MEDICAL STUDENT COLUMN: The Use of Magnetic Resonance Imaging-derived Radiomic Models in Prostate Cancer Risk Stratification

By: Linda My Huynh, MSc, University of Nebraska Medical Center, Omaha | Posted on: 09 Mar 2023

In recent years, the advancement of precise medical imaging has facilitated the establishment of radiomics, a computer-based method of extracting and quantifying subvisual imaging characteristics.1 These features (ie, qualities of intensity, texture, shape, or wavelet) can be extracted from a variety of medical images (CT, MRI, or positron emission tomography) using advanced mathematical algorithms, aggregated into predictive models via machine learning, and applied to enhance personalized therapies. In the last decade, several studies have highlighted the enormous potential of radiomics in enhancing care for a variety of diseases. These include, but are not limited to, cancers of the gastrointestinal tract, lung, brain, and (more recently) the genitourinary tract.

In prostate cancer, MRI is a standard clinical tool used for diagnosis, prognosis, and treatment planning. As a key part of the prostate cancer clinical care pathway, MRI represents an opportune point of intersection for the use of radiomics. In this regard, the number of research articles on MRI-derived prostate radiomics has predictably increased since 2017 (see Figure), accounting for 218 original articles in the last 5 years. However, as the technology is still evolving, the exploration of radiomic-based models in prostate cancer has thus far largely been sequestered within the fields of radiation oncology, radiology, and biomedical imaging. Even further, most of these investigations have concentrated on screening or diagnostic uses—ie, the correlation of radiomic models with PI-RADS (Prostate Imaging Reporting and Data System) lesions, in confirming biopsy findings, or in prostate cancer screenings. However, as prostate cancer is highly heterogeneous, the use of radiomics could be further extended to enable prediction beyond initial diagnosis and toward risk stratification, prognostication, and prediction of therapy response.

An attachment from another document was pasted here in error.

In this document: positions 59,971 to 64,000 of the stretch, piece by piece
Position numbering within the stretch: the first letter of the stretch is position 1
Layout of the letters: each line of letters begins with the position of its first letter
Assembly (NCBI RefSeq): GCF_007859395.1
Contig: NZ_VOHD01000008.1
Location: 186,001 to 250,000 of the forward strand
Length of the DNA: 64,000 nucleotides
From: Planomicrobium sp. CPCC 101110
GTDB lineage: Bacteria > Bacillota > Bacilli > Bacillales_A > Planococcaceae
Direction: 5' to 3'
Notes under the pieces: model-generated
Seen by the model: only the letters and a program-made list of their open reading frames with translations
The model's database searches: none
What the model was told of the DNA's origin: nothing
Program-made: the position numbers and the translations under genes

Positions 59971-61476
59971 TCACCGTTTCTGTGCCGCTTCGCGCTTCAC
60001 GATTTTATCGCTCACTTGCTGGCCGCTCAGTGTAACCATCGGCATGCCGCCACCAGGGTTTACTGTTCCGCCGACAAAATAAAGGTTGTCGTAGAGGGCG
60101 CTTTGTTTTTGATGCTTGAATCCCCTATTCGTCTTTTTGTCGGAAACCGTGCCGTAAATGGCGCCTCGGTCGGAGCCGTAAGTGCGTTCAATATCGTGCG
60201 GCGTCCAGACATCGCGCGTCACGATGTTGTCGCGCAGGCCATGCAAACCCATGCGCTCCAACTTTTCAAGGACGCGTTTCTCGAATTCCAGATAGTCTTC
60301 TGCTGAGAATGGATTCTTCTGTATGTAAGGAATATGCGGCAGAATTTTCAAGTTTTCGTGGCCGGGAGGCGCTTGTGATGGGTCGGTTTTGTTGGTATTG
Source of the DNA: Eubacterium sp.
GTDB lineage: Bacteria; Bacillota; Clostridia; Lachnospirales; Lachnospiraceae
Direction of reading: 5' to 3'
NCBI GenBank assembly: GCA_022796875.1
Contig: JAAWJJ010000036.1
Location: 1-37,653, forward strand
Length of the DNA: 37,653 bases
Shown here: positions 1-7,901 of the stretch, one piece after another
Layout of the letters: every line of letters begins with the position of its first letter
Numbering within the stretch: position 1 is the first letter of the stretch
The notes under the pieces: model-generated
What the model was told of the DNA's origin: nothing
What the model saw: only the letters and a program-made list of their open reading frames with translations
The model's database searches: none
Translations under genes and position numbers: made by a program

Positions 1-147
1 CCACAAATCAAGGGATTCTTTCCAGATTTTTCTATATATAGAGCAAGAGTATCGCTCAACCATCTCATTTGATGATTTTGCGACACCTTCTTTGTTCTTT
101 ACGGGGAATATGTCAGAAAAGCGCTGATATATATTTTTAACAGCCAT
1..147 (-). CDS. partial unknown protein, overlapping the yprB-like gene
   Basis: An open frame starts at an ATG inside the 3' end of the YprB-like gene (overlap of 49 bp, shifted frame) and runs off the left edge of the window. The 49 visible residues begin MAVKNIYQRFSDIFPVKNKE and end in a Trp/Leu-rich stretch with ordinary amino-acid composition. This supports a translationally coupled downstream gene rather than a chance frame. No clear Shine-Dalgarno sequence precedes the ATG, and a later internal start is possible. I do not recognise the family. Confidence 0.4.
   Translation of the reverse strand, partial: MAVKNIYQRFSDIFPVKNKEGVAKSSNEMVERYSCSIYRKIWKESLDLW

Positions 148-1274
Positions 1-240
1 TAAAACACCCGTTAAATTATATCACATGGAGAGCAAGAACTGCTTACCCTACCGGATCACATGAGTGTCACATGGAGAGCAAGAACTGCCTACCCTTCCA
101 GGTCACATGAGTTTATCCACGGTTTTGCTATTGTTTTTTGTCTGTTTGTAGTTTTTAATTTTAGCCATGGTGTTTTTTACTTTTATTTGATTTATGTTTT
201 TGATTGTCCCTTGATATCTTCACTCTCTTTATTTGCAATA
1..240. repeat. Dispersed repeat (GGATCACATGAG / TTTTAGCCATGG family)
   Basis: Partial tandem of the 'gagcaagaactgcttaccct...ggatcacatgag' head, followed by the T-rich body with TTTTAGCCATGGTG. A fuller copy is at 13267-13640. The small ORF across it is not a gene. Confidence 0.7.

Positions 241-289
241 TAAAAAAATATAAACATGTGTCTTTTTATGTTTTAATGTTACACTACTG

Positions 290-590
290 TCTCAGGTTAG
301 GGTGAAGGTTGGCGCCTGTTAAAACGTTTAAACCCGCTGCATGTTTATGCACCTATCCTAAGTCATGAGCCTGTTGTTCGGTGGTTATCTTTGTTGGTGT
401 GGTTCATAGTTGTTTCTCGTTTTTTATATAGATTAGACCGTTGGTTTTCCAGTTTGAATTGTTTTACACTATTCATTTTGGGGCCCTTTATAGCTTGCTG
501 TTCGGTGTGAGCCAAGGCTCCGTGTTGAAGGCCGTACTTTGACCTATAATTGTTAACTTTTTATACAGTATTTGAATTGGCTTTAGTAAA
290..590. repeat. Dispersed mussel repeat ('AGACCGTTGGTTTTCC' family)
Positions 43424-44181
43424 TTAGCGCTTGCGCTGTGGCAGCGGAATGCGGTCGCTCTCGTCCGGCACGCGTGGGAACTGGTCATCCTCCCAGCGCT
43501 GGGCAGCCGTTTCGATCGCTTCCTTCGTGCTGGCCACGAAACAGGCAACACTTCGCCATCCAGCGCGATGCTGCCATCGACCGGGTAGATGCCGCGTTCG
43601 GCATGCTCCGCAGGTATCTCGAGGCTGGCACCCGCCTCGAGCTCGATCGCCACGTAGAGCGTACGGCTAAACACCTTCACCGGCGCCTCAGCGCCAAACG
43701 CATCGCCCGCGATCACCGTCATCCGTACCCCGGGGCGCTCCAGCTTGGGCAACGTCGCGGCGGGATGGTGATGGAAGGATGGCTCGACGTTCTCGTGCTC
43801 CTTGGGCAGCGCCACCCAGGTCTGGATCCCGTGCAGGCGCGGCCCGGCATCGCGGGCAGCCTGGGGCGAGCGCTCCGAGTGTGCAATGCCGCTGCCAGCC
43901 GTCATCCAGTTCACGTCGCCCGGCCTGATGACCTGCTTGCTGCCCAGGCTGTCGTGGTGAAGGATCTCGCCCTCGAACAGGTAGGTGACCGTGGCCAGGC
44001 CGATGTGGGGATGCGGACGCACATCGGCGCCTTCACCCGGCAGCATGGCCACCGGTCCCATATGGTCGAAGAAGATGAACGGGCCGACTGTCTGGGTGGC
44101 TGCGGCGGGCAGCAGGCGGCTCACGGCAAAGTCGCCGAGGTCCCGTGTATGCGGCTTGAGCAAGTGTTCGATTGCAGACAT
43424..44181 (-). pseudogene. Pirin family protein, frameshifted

Figure. Number of prostate cancer radiomics publications from 2017 to 2022.

Of the 218 articles published on MRI-derived prostate radiomics in the last 5 years, 42 (19.3%) have utilized MRI-derived radiomics specifically for prostate cancer risk stratification and prognostication. Prediction of Gleason grade group and adverse pathologies, including seminal vesicle invasion, extraprostatic extension, and lymph node involvement, were primary endpoints in 21 (50%) and 11 (26.2%) published articles from 2017 to 2022. In studies predicting Gleason score, radiomic models differentiated well between Gleason score risk groups and in predicting Gleason grade group upgrading (ROC AUC 0.63-0.89).2,3 Studies predicting adverse pathology also yielded high ROC AUC values between 0.83 and 0.91 for radiomic models, outperforming clinical nomograms in 2 comparative studies.4,5